Dhairya Dand | 25
Dhairya Dand is designing a building that will respond and react to its environment: During the day, cells in the building’s ‘membranes’ will open up, allowing for more ventilation; at night, it will generate and conserve warmth. This biotechnological construct, which mimics the natural world, is not a dream. It is the young inventor’s reality, and future. “It’s still at the conceptual stage, and we will be making a public announcement this summer,” says Dand who, until three months ago, was a researcher at MIT Media Lab, an interdisciplinary laboratory at the Massachusetts Institute of Technology, Boston, USA. He’s currently an adjunct professor at The Art Institute of Seattle.
Dand’s Seattle factory-studio, christened oDD, is a hive of activity: He’s experimenting with ways to fabricate and manufacture new materials. His ambitious plan to design an organic building is not a flight of fantasy. His past inventions show that imagination and reality are simply two sides of the same coin.
In 2014, he was awarded the Wired Innovation Fellowship for his interactive designs such as the SuperShoes. “They are inner soles that you can insert into a pair of shoes to transform them into SuperShoes,” says Dand. The soles interact with a wearer’s smartphone and use its location and data services. Users can input their food and shopping preferences, hobbies and other interests online. With this information, the shoe becomes a tour guide, GPS map, and can serve reminders for appointments. Information is communicated with the help of a tickling interface: If the left toe is tickled, turn left; a nudge on the right toe means take a right, and so on. It will be featured in an exhibition curated by the Victoria and Albert Museum, London, and will be part of the museum’s permanent collection. The concept has also been “taken up” by a shoe manufacturing company.
Last year, Dand was named an Ink Fellow, a programme that identifies and supports innovators across disciplines. “Dhairya’s sense of design has fun, surprise and smart thinking, sprinkled with an uncanny Indian sensibility,” says Lakshmi Pratury, host and curator, Ink Conference.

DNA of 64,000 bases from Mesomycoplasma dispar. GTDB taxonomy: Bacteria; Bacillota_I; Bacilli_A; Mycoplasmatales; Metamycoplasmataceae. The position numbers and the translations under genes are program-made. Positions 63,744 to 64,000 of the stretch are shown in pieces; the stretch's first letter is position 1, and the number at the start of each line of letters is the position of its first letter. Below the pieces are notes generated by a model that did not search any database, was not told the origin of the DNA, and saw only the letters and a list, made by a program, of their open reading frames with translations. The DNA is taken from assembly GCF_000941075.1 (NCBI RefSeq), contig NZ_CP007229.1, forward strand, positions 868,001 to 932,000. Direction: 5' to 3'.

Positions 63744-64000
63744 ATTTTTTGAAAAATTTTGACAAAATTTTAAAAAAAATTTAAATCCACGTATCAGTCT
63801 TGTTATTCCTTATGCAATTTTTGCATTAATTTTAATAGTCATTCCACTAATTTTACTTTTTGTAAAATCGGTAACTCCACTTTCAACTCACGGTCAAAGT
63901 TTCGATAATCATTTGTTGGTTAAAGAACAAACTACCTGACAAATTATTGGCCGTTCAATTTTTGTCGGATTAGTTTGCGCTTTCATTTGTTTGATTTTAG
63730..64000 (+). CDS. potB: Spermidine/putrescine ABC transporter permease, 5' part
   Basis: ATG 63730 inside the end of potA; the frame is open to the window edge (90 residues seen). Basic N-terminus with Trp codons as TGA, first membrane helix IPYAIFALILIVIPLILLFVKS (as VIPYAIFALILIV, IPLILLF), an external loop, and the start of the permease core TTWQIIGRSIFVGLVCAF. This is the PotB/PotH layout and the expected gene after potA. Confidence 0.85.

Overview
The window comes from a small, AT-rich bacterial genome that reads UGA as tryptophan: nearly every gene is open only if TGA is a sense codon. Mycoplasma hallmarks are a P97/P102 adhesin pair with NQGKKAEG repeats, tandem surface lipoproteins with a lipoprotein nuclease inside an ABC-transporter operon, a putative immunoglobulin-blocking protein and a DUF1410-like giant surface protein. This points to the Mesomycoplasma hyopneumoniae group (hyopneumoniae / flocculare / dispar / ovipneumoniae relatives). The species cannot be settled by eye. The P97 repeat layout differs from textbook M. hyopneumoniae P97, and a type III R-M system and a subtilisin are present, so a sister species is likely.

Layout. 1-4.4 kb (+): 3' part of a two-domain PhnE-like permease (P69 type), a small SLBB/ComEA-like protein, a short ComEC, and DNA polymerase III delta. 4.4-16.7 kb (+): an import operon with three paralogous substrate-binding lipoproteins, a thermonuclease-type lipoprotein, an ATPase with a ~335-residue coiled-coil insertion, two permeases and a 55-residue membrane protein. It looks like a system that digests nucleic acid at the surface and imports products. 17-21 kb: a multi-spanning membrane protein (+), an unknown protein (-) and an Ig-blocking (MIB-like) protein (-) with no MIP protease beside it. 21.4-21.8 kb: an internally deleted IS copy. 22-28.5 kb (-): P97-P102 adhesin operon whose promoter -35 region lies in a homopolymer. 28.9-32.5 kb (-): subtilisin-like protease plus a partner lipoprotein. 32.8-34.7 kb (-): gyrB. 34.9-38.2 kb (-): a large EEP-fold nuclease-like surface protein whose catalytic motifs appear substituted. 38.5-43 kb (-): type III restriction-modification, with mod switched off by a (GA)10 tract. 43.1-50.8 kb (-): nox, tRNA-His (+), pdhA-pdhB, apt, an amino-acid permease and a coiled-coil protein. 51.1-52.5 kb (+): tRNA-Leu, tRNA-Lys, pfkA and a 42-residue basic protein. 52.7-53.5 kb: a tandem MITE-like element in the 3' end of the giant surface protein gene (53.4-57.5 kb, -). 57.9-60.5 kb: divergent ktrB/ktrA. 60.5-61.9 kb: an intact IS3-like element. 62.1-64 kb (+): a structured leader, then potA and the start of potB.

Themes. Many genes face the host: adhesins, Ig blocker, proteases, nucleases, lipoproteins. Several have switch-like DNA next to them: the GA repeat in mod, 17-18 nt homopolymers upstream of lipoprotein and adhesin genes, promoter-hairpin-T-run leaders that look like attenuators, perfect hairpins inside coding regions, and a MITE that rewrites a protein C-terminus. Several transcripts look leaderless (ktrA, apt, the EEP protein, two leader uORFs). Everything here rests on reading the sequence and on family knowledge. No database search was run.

Dand’s design sensibility is rooted in his childhood in Nashik, Maharashtra. He abhorred the rigidity of school but revelled in art and craft, and learned the rudiments of design from his father who was a plumber and carpenter. From his mother, a homemaker, he inherited a love for philosophy and mythology. “My mother’s stories are part of my imagination,” he says.
Magic and reality intersected when he first saw a computer at the age of 13. “It was at a mobile science fair that had come to my village. I played a game on it; it was magical. Until then, for me, everything that humans could create was physical. Suddenly, I saw something we had created with imagination.” And so began his love for computers and programming.
He learnt how to code, moved to Mumbai, and started selling computers which he would assemble from scratch. This helped pay for his education at Veermata Jijabai Technological Institute (VJTI), where he studied computer science. In his second year, he interned at the Industrial Design Centre (IDC), Indian Institute of Technology, Bombay. Dand was hooked to this world of interaction design, and spent all his free time at IDC, attending classes unofficially. “I didn’t enroll at IDC. I just spent a lot of time there.” He returned to VJTI only to sit for his exams. “I barely scraped through.”
His need to invent and design took him to National University of Singapore on a fellowship (he designed flowers that could bloom or droop in response to a user’s personal relationships), Cambodia, where he made toys from e-waste, Uganda (he was part of Unicef’s Innovation Lab), and Tokyo to work in a research lab for a sex toy company. He helped build a kissing device that could be shared by couples in long-distance relationships. Through his work in Tokyo, he began to comprehend how humans used their senses. “We don’t just hear and see through our ears and eyes; we also understand the world through our skin,” he says.
In 2012, he got the opportunity to work as researcher and designer at MIT Media Lab. “I found happiness there. This was a place where it did not matter how much you scored, whether you went to school, or, whether you finished school. All they cared about was what you do, what you have done, and how much you believe in yourself,” he says.
In 2014, Dhairya and MIT researcher Rob Hemsley created a 2.5-dimensional shape-changing display with the help of actuators, depth cameras and a silicone screen. ‘Obake’ (pronounced o-baa-keh) shows how people can interact with elastic displays. The viewer can pinch and pull the screen, and data leaps out of it. A Japanese carmaker is taking this display forward to make a concept car for the 2020 Olympics in Tokyo.
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(This story appears in the 20 February, 2015 issue of Forbes India. To visit our Archives, click here.)